'Clustering' could reverse the decline in innovation in the community sector, according to a report from umbrella body Bassac.
Sharing Without Merging says joint working between community groups can help compensate for a serious drop in core funding in the sector.
Groups can improve the quality of services they deliver by sharing functions such as human resources, ICT support or building maintenance, it suggests.
Ben Hughes, chief executive of Bassac, said: "There are interesting comparisons with the private sector in the way business clustering - into which the Department of Trade & Industry has invested £35m - has driven up innovation.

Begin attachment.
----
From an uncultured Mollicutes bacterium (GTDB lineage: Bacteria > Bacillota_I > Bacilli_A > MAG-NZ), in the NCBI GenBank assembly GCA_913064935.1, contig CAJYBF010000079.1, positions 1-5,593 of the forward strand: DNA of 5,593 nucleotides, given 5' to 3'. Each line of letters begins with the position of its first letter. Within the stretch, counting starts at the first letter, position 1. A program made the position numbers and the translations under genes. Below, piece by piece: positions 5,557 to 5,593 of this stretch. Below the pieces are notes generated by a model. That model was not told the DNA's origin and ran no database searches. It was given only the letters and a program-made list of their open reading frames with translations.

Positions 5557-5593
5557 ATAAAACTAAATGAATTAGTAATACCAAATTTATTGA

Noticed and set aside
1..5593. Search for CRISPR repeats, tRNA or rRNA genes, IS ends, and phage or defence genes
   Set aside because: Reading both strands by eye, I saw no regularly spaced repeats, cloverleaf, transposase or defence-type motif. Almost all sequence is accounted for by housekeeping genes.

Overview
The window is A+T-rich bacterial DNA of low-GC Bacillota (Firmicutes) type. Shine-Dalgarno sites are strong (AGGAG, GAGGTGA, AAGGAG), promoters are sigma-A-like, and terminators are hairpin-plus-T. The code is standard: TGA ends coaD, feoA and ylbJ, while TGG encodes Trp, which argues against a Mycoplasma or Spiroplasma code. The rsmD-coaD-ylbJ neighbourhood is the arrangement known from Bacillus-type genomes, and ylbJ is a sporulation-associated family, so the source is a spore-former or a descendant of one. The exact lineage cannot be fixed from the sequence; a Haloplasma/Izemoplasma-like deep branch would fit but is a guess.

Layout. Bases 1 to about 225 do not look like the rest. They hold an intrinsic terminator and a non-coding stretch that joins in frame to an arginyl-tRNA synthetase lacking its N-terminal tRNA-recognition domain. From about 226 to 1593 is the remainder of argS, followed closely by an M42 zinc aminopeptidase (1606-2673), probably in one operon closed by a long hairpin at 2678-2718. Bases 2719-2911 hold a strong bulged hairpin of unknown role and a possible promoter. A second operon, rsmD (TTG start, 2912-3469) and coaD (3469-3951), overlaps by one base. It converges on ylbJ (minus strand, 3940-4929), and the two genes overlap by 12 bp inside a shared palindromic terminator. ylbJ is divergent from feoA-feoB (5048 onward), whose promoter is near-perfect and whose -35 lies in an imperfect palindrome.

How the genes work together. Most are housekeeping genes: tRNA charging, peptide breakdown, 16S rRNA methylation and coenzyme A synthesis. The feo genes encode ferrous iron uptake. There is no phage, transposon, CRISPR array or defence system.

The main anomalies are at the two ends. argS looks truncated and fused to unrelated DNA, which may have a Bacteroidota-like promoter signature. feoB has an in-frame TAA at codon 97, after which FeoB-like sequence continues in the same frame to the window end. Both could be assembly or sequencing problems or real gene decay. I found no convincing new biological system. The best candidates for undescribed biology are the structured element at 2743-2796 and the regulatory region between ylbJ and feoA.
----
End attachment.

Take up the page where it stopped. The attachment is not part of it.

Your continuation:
"We are clear that clustering is a good way to stem the worrying decline in innovation across the community sector, brought about largely by public service delivery funding policies."
The report says there are few examples of clustering because it is difficult to manage and calls for the provision of 'start-up' funds.
Hughes added that local authorities favoured clustering in the community sector but warned that it was not a "cheap and quick method of cutting the sector".